Rivera right at home with Ragdolls

Gianna Rivera said it didn’t take long to get acclimated playing with her new teammates at Ryan. CONTRIBUTED PHOTO

Gianna Rivera wasn’t looking for a new team.

But she couldn’t have found a better one.

Rivera is a sophomore at Archbishop Ryan High School. Last year, she attended Little Flower, but after her brother Donovan was forced to find a new school after Bishop McDevitt closed, Rivera’s parents decided it would be good for both to attend the same school.

That’s how they both ended up at Ryan, and how Rivera ended up on the best girls soccer program in the Catholic League, at least in recent years.

“I loved Little Flower, but we didn’t really have a season last year, so it wasn’t that hard to leave the team,” Rivera said. “I loved everyone there, but we didn’t play in the fall, and then we didn’t have a real season in the spring. It was tough for everyone, we just kind of missed a year of playing soccer together.”

Now she’s at Ryan, a school that has won six of the past eight Catholic League championships.

“It’s great being here because it’s such a good team,” said Rivera, who lives in Lawndale. “It didn’t take long to adjust being here, it’s pretty easy adjusting to everything. They play a high level of soccer and I’m kind of used to playing that kind of soccer, so as soon as I started working out with them, it felt good. I think I’m going to fit in well. I really want to win and they’ve been winning a lot.”

And she’s not the only newcomer at the school.

Joining Rivera in her first year back with the program is Scarlett Walsh, a 2013 graduate of the school who is now the coach of the Ragdolls, replacing Jon Geist.

As Walsh gets acclimated to being the head coach, Rivera is getting used to playing with her new teammates.

“I think it’s helped that we have a new coach because she’s a great coach and we’re all learning how she does things,” Rivera said. “I’ve learned a lot so far from her and from the new team. I think we’re going to keep learning from each other. Everyone is trying to learn how things are going to be, so that might help me. I’m not learning everything by myself, we’re all learning together.

“It helps that everyone has been helpful and trying to help each other. Ryan is a very welcoming place, my brother loves it, too. We’re just trying to learn together.”

Rivera expects success on the soccer field, especially after she enjoyed a great run this summer with her club team, the Coppa Rage.

The Rage, consisting of the top girls soccer players from the area, took second place in the United States Soccer National Championship series, which was played in Bradenton, Florida.

The team, competing against the top teams in the nation, went 4-2 and both of the losses were to the eventual champions from Utah. It wasn’t the end result Rivera and her teammates were looking for, but it certainly gave every player on the team an experience to see how they stack up against the best.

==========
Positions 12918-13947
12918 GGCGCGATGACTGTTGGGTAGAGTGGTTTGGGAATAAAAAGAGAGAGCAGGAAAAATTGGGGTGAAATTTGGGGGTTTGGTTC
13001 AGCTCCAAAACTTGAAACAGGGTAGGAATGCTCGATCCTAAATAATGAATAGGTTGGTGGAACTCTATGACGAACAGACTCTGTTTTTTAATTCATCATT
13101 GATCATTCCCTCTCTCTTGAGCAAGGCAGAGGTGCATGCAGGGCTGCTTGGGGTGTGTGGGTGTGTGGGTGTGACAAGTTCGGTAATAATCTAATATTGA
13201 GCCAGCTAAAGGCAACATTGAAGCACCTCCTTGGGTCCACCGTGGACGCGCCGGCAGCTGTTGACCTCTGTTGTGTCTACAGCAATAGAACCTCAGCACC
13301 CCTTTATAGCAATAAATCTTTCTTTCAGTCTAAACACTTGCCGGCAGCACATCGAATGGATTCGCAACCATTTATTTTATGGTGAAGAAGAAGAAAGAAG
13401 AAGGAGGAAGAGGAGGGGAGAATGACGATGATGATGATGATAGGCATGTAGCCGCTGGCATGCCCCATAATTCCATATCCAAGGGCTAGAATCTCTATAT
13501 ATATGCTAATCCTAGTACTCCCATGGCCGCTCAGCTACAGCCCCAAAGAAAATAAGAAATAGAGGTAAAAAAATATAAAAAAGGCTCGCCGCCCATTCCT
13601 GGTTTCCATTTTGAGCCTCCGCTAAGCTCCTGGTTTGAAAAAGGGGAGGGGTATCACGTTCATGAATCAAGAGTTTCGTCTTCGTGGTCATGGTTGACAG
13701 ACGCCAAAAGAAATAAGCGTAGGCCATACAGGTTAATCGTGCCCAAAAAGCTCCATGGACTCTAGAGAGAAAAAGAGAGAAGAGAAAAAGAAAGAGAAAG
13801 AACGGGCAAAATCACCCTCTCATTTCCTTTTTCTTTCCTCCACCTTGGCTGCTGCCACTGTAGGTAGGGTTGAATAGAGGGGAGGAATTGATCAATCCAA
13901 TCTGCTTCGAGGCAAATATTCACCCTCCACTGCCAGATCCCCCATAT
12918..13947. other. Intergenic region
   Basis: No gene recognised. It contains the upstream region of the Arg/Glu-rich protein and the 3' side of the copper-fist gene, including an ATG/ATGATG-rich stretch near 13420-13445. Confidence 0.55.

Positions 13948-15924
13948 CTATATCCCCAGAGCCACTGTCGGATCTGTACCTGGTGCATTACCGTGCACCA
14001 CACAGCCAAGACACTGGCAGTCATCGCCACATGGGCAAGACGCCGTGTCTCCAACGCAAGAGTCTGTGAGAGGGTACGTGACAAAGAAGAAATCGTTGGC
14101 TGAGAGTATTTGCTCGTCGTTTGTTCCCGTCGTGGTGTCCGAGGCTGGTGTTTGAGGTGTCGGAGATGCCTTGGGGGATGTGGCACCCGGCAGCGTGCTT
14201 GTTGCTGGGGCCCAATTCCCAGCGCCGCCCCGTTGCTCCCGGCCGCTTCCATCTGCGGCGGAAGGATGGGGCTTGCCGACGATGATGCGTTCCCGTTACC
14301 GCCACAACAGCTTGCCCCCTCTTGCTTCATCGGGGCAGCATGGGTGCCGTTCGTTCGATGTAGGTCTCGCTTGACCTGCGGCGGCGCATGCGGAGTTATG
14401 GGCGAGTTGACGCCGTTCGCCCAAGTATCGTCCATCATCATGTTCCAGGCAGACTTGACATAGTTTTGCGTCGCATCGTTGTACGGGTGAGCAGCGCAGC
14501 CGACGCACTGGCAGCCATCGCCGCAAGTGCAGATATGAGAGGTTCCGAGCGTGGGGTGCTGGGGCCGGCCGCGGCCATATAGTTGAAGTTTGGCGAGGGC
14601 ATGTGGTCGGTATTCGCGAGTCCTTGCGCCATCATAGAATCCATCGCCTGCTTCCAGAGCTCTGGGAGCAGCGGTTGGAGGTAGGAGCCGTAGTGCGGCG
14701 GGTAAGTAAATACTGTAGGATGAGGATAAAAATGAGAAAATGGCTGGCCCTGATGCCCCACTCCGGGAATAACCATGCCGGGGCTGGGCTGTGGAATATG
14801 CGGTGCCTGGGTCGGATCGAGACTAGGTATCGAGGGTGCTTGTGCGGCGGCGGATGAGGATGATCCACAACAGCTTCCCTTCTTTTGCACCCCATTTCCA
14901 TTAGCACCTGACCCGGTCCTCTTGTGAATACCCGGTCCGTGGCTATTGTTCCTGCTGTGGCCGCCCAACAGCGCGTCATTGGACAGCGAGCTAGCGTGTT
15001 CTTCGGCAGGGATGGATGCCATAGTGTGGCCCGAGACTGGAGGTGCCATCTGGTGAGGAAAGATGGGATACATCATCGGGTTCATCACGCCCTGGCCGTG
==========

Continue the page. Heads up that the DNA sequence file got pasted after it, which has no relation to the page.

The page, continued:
Now they know they’re pretty darn good.

“It was so much fun playing in that tournament,” said Rivera, who plays forward for both the Rage and the Ragdolls. “I think everyone on the team had the same goal and that made us push that much harder. The teamwork brought us closer together. We really wanted to win for each other.”

Playing for the Rage meant making new friends, and she’s almost certain to see those friends all the time while playing in the Catholic League.

The Rage are coached by Wood coach Tom DeGeorge, and there are players from his team, as well as many other Catholic League schools on Coppa.

“It’s fun to play against your friends, and I think that will make the season better,” said Rivera, who is joined by Rage teammate Samantha Pastino on Ryan. “It’s hard to play against them because they’re your friends, but it’s fun to play, too. You want to win. It’s a friendly competition. I want them to do well, too, but I want to beat them.”

Rivera, who scored two goals and four assists during the summer tournament and was named the best 11 in her age group,  has always been around high-level soccer growing up.

She has two older brothers and an older sister who played soccer and she learned a lot from them.

“I was always going to their games and they were good, they were always working really hard,” Rivera said. “I think me and my brother learned a lot from them, because they put in so much work. If you want to play at a high level, you have to do that.

“My brother works hard. I think that helps us be better. We both learned that if you don’t work hard, you won’t reach your goals. We learned that from our family, our siblings and our parents. They love soccer and they told us that’s really important.”

But Rivera also wants to have fun.

And the honor student believes she’s right where she needs to be for soccer and fun.

“I’m really happy to be here, it’s a great school,” Rivera said. “Soccer has been great, I’m starting to feel at home. Everything has been working out.”